Seeing, Observing, and Mindfulness

Most of us sleepwalk through life having lost our childhood sense of attention, Sherlock Holmes explains the difference between just seeing the world and observing it.

Folksonomies: attention mindfulness seeing observing

Childhood is Naturally Mindful

As children, we are remarkably aware. We absorb and process information at a speed that we’ll never again come close to achieving. New sights, new sounds, new smells, new people, new emotions, new experiences: we are learning about our world and its possibilities. Everything is new, everything is exciting, everything engenders curiosity. And because of theinherent newness of our surroundings, we are exquisitely alert; we are absorbed; we take it all in. And what’s more, we remember: because we are motivated and engaged (two qualities we’ll return to repeatedly), we not only take the world in more fully than we are ever likely to do again, but we store it for the future. Who knows when it might come in handy?

But as we grow older, the blasé factor increases exponentially. Been there, done that, don’t need to pay attention to this, and when in the world will I ever need to know or use that? Before we know it, we have shed that innate attentiveness, engagement, and curiosity for a host of passive, mindless habits. And even when we want to engage, we no longer have that childhood luxury. Gone are the dayswhere our main job was to learn, to absorb, to interact; we now have other, more pressing (or so we think) responsibilities to attend to and demands on our minds to address. And as the demands on our attention increase—an all too real concern as the pressures of multitasking grow in the increasingly 24/7 digital age—so, too, does our actual attention decrease. As it does so, we become less and less able to know or notice our own thought habits, and more and more allow our minds to dictate our judgments and decisions, instead of the other way around. And while that’s not inherently a bad thing—in fact, we’ll be talking repeatedly about the need to automate certain processes that are at first difficult and cognitively costly—it is dangerously close to m8ndlessness. It's afine line between efficiency and thoughtlessness—and one that we need to take care not to cross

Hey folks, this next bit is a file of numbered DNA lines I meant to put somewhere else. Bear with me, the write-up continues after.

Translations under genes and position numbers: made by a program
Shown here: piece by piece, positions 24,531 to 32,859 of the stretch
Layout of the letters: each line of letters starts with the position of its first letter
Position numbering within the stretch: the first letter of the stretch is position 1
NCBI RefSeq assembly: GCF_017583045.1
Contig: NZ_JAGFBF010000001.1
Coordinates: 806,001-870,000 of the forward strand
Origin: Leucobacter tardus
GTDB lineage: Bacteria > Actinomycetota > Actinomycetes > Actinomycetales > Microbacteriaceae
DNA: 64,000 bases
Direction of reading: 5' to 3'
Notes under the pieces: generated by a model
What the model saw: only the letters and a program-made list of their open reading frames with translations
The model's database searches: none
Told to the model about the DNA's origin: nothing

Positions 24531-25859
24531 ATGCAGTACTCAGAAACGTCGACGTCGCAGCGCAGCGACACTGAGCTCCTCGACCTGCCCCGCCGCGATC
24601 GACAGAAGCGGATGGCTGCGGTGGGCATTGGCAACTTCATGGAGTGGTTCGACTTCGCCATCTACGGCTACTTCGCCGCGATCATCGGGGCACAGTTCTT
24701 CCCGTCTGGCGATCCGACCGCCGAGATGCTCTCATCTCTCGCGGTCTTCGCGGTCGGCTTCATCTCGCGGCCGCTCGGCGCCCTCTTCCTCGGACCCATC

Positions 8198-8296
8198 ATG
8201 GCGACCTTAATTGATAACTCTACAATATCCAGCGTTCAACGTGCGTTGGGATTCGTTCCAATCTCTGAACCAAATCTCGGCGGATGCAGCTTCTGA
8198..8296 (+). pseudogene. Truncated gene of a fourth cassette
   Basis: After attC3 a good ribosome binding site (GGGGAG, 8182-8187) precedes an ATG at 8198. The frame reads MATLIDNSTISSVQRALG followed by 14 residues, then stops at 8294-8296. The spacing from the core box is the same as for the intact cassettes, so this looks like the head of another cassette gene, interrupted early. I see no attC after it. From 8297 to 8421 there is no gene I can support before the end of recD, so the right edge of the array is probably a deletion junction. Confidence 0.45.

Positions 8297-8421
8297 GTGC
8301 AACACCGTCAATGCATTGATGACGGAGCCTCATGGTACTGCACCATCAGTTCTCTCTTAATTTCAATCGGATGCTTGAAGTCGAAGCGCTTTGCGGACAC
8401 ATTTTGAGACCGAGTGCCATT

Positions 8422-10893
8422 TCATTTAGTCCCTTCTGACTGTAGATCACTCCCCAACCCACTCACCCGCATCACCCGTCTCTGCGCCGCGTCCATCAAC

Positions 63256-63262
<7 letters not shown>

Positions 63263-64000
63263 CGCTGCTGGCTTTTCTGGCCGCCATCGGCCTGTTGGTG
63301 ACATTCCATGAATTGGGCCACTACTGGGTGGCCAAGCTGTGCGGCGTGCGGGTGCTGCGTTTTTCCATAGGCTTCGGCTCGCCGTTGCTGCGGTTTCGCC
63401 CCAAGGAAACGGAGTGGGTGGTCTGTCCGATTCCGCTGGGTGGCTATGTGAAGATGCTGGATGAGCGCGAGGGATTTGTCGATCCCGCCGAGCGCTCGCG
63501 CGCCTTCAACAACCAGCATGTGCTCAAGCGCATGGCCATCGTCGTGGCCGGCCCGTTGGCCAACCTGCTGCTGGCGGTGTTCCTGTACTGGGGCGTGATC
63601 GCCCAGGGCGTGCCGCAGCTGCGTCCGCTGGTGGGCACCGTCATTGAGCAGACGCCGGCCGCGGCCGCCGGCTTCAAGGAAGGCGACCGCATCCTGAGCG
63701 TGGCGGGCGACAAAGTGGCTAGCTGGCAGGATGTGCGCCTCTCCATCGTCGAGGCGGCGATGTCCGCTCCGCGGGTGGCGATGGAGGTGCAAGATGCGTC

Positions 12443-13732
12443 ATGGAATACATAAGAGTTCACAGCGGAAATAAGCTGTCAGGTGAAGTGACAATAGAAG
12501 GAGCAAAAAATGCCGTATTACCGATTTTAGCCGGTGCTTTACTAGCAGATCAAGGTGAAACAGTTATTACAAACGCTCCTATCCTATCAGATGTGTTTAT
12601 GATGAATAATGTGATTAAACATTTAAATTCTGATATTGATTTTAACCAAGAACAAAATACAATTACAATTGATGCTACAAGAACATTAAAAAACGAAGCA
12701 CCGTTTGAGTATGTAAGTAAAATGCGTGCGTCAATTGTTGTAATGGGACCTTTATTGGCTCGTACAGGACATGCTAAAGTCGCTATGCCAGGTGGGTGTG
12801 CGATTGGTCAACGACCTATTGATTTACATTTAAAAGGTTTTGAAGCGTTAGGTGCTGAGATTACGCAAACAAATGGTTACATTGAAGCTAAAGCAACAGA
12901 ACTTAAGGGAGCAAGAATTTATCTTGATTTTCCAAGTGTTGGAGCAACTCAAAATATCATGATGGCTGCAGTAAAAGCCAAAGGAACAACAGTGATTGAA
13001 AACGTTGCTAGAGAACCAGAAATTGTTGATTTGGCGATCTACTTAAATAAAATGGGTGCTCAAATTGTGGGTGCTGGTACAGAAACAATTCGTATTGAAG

In our youth, we are curious and attentive to every detail surrounding us, not yet distinguishing by the usefulness of the information. As adults, we take everything for granted, ignoring the familiar and walking through life in a mindless state.

Folksonomies: attention meditation mindfulness


Seeing VS Observing

I could not help laughing at the ease with which he explained his process of deduction. 'When I hear you give your reasons,' I remarked, 'the thing always appears to me to be so ridiculously simple that I could easily do it myself, though at each successive instance of your reasoning I am baffled, until you explain your process. And yet I believe that my eyes are as good as yours.'

'Quite so,' he answered, lighting a cigarette, and throwing himself down into an arm-chair. 'You see, but you do not observe. The distinction is clear. For example, you have frequently seen the steps which lead up from the hall to this room.'


'How often?'

'Well, some hundreds of times.'

'Then how many are there?'

'How many! I don't know.'

'Quite so! You have not observed. And yet you have seen. That is just my point. Now, I know that there seventeen steps, because I have both seen and observed.'


Sherlock Holmes explains the difference between taking your world for granted and observing it scientifically.

Folksonomies: observation mindfulness